By Marilyn Odendahl, Truth Staff

INDIANAPOLIS -- Swamped with increasing numbers of unemployed, the Indiana Department of Workforce Development is turning to faith groups, community organizations and libraries for help.

The state agency announced a partnership Thursday with the Office of Faith-Based and Community Initiatives and the State Library to provide training as well as computers to local groups interested in helping Hoosiers file for unemployment benefits.

The DWD is touting the initiative as providing more locations for out-of-work state residents to file unemployment claims. It did not release any information on the cost of the new program.

Since all initial unemployment claims must be done online, the state contends that increasing computer availability and training additional volunteers will reduce the number of errors in first-time applications and speed delivery of benefits.

"We'd be glad to. We'd be glad to help," said Leonard Cook, senior minister at the River of Life church in Elkhart. "That's what our building is for. We're here to help the community."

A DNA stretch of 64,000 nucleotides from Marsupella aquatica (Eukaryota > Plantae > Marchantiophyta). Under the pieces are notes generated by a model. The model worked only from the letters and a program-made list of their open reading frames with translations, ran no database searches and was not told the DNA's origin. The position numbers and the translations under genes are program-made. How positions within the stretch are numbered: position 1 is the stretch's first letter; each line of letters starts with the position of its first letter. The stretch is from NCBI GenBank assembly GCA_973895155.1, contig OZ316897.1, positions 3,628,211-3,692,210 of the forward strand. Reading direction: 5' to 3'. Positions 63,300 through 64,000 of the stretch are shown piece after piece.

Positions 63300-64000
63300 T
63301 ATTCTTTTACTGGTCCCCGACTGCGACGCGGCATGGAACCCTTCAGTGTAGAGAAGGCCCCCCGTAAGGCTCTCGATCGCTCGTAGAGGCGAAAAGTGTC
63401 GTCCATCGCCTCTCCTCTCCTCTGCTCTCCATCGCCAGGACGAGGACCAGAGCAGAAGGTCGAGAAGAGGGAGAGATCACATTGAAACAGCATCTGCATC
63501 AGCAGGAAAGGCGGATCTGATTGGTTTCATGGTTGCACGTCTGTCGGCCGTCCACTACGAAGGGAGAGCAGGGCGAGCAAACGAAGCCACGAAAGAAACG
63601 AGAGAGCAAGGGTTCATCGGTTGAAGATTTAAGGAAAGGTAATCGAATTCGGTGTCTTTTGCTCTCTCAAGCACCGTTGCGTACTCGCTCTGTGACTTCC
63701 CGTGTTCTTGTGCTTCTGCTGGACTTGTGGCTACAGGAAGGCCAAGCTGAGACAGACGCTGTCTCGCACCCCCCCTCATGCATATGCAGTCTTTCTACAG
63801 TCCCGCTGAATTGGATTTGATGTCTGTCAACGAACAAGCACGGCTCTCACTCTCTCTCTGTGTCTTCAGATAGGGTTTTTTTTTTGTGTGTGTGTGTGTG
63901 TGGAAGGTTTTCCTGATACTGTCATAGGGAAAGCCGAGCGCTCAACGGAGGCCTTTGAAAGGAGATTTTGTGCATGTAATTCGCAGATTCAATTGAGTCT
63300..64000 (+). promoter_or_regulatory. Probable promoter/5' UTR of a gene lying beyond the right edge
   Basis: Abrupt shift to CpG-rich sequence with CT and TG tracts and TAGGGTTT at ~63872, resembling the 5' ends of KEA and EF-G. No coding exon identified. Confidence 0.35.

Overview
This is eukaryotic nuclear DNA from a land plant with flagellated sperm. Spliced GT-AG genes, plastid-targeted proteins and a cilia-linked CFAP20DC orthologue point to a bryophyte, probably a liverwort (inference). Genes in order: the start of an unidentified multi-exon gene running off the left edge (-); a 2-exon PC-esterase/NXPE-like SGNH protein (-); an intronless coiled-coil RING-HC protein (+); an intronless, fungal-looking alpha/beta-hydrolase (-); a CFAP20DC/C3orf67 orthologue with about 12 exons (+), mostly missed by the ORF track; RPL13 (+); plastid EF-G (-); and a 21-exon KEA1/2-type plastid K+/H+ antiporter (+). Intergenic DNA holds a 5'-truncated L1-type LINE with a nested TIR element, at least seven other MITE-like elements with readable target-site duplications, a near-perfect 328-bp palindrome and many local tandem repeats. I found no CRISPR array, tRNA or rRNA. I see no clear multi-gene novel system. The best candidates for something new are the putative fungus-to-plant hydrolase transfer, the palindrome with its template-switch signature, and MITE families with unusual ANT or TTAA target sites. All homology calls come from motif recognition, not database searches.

Doing community outreach is not only how River of Life was started but how the church continues to operate, Cook said. As the jobless rate has risen, the church has provided more financial assistance and prayed for the unemployed in its congregation which, according to Cook, has helped 50 members get full-time jobs.

The minister said the church must help because the government cannot do everything.

"It's important that we do get involved," Cook said. "We do have some foundational steps the people need to get into."

Recently, the DWD announced plans to put agency staff members in some Elkhart County libraries to help the unemployed who come to file claims. This initiative would train library workers across the state so they can answer questions and help the jobless maneuver the online system.

However, the single training session the state has organized for interested groups will be held only in Indianapolis and not until the end of February.

Also, as part of this new program, the DWD will loan up to 200 surplus state computers to groups that do not have enough computers to meet the demand in their area.

Roberta L. Brooker, Indiana State librarian, supported the DWD's effort.

"By providing additional computers and training, we will increase the wealth of knowledge available at the library in addition to providing Hoosiers with an additional service in their time of need," Brooker stated in a release.

December unemployment figures announced earlier show 260,000 Indiana residents are without a job.

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